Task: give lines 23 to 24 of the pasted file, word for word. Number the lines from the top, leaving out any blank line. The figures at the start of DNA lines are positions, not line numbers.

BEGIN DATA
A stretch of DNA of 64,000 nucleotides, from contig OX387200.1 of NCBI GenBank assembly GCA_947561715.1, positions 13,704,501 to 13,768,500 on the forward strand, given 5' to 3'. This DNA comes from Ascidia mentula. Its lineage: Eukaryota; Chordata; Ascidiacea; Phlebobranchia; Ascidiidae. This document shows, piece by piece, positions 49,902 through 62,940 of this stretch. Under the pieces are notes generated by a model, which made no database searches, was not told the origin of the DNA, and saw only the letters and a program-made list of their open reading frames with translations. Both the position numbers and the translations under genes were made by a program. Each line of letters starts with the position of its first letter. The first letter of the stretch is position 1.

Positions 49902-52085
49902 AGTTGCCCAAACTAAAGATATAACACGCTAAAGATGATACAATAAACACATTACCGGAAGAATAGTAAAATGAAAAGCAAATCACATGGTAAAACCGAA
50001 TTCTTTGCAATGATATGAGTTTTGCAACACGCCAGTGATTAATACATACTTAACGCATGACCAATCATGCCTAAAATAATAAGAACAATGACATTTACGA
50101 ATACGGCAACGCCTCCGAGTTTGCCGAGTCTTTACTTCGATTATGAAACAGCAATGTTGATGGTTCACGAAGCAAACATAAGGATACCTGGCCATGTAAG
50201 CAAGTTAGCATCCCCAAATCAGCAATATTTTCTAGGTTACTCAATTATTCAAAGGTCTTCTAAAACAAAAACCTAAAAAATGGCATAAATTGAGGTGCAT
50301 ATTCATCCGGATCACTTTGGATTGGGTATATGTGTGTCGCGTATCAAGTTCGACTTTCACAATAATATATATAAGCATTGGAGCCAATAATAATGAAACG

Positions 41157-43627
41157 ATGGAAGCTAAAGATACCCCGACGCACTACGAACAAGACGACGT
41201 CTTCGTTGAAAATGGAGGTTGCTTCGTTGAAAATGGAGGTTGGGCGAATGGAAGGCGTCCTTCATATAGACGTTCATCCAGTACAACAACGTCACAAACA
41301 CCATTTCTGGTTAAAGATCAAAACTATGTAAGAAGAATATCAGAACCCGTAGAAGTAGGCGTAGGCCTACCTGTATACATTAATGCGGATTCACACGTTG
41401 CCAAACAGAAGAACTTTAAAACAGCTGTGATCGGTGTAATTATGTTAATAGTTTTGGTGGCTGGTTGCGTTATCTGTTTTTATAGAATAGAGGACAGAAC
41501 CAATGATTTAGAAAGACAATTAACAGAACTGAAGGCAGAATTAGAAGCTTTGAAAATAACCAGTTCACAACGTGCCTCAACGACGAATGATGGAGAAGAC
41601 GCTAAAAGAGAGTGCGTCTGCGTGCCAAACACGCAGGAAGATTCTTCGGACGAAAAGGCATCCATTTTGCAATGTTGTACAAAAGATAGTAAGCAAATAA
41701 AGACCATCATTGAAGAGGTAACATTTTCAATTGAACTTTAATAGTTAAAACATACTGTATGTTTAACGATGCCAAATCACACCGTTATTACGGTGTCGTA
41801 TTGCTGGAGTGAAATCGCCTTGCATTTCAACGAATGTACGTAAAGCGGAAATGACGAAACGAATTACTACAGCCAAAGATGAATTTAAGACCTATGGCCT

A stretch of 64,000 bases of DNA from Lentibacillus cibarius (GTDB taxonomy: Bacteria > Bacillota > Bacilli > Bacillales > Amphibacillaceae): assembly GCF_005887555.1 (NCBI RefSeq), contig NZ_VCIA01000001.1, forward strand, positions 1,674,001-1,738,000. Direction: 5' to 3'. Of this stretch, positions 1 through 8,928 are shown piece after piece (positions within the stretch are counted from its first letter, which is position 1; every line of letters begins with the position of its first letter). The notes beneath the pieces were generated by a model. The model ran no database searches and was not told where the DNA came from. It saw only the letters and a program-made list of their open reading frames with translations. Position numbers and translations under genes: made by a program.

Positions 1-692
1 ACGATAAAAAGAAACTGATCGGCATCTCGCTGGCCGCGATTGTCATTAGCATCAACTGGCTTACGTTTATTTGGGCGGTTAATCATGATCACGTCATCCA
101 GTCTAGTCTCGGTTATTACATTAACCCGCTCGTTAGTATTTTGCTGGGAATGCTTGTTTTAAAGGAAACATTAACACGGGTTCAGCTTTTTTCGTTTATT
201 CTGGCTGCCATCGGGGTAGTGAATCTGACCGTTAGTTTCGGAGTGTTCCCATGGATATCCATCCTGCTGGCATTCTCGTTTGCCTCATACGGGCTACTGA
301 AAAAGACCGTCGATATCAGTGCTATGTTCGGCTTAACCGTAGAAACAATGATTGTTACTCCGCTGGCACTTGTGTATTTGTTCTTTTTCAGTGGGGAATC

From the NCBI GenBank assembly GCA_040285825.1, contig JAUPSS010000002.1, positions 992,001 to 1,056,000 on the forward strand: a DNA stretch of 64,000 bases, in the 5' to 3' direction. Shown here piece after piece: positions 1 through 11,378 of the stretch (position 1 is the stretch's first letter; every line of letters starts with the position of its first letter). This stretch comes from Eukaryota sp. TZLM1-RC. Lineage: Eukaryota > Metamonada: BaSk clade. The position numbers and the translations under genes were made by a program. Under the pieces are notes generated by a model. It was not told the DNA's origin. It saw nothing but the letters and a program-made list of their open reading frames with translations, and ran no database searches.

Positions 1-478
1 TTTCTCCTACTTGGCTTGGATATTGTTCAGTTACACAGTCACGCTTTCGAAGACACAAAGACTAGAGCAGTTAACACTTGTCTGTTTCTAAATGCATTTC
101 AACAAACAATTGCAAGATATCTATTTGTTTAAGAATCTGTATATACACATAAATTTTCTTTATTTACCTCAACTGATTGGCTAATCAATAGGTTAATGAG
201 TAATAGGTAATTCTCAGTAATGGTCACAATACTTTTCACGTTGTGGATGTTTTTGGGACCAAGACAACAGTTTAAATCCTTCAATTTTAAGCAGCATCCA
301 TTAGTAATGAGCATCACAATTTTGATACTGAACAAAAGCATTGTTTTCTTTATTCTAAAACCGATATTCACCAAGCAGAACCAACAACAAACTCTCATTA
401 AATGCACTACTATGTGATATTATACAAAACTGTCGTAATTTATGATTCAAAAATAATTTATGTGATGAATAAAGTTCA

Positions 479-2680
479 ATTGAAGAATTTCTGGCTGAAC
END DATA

From the NCBI GenBank assembly GCA_040285825.1, contig JAUPSS010000002.1, positions 992,001 to 1,056,000 on the forward strand: a DNA stretch of 64,000 bases, in the 5' to 3' direction. Shown here piece after piece: positions 1 through 11,378 of the stretch (position 1 is the stretch's first letter; every line of letters starts with the position of its first letter). This stretch comes from Eukaryota sp. TZLM1-RC. Lineage: Eukaryota > Metamonada: BaSk clade. The position numbers and the translations under genes were made by a program. Under the pieces are notes generated by a model. It was not told the DNA's origin. It saw nothing but the letters and a program-made list of their open reading frames with translations, and ran no database searches.

Positions 1-478